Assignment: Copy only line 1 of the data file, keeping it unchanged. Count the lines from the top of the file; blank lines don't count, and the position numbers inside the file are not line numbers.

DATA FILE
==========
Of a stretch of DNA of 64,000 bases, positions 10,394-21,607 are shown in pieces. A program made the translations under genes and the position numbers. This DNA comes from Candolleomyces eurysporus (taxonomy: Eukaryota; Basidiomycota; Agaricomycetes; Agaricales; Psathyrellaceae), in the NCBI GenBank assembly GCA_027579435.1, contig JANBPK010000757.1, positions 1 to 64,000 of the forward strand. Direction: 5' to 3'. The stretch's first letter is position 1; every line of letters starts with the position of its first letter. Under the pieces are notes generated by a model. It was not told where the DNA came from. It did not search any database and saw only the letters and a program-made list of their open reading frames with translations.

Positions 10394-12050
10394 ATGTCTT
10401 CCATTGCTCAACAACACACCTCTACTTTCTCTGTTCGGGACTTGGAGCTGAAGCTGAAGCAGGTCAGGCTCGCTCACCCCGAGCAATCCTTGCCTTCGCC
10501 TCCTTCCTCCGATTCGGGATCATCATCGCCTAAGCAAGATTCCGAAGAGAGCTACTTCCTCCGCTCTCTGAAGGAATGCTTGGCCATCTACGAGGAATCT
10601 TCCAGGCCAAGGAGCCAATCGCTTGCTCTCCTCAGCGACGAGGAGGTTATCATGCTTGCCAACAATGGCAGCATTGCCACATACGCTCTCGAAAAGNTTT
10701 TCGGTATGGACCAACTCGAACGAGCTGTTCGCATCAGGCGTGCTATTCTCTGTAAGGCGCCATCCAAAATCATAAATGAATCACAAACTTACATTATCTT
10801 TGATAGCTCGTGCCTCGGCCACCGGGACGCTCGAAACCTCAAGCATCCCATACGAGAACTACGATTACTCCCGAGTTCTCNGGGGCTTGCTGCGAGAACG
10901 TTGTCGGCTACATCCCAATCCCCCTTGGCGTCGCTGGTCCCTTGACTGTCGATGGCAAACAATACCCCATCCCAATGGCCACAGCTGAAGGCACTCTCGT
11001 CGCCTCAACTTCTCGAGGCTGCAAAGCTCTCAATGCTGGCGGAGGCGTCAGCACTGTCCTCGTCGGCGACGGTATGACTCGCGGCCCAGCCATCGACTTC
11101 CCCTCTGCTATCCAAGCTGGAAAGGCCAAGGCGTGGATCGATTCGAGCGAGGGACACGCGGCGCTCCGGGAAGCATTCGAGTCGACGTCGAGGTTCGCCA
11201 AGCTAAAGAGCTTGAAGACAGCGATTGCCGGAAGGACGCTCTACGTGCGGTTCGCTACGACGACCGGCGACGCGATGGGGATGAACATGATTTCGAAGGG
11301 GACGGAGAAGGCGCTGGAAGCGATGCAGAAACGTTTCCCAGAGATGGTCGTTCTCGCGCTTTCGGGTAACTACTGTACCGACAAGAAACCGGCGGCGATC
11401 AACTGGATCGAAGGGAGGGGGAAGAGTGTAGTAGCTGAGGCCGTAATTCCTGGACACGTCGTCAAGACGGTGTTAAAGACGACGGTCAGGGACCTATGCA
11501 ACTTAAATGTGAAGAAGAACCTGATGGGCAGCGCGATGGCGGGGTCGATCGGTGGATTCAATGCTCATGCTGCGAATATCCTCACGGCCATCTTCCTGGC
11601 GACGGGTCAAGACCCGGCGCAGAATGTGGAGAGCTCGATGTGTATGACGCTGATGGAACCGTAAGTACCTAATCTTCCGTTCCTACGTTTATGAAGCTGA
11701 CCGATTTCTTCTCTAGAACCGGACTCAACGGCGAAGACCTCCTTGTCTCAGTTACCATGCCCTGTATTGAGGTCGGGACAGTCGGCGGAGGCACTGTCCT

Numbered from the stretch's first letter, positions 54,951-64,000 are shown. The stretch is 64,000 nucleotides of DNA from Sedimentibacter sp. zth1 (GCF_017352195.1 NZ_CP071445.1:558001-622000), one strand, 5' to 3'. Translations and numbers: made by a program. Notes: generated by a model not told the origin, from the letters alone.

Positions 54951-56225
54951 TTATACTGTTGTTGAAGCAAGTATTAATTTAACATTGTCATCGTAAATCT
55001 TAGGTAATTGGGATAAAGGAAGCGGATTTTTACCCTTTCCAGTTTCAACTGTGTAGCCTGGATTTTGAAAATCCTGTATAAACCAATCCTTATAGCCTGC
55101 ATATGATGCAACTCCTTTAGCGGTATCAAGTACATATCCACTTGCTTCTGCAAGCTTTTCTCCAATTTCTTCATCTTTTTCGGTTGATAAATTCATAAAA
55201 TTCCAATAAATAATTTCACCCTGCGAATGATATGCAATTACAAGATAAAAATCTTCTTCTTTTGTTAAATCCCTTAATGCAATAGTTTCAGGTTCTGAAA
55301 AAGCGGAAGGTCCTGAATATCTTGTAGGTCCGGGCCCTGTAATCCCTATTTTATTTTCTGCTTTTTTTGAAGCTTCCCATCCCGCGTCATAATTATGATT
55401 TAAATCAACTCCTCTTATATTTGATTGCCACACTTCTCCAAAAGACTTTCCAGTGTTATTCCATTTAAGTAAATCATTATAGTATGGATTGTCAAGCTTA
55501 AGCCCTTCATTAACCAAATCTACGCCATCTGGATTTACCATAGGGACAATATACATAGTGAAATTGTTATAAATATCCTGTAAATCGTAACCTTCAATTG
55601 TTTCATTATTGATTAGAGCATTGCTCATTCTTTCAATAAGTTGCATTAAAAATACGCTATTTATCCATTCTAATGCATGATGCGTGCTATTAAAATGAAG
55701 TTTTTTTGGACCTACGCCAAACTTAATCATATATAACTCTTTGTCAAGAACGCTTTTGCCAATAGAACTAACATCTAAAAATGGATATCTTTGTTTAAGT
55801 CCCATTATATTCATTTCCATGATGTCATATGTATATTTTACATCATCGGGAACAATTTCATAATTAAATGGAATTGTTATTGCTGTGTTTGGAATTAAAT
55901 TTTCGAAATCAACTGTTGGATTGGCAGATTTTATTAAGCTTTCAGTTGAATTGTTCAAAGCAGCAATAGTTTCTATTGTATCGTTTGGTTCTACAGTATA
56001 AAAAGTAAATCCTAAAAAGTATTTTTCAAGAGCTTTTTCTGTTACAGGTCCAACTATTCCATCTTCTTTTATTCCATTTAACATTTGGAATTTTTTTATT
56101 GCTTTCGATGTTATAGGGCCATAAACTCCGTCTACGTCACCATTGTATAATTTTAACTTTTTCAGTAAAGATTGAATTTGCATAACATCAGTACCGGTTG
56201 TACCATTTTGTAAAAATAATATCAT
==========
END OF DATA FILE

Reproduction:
Of a stretch of DNA of 64,000 bases, positions 10,394-21,607 are shown in pieces. A program made the translations under genes and the position numbers. This DNA comes from Candolleomyces eurysporus (taxonomy: Eukaryota; Basidiomycota; Agaricomycetes; Agaricales; Psathyrellaceae), in the NCBI GenBank assembly GCA_027579435.1, contig JANBPK010000757.1, positions 1 to 64,000 of the forward strand. Direction: 5' to 3'. The stretch's first letter is position 1; every line of letters starts with the position of its first letter. Under the pieces are notes generated by a model. It was not told where the DNA came from. It did not search any database and saw only the letters and a program-made list of their open reading frames with translations.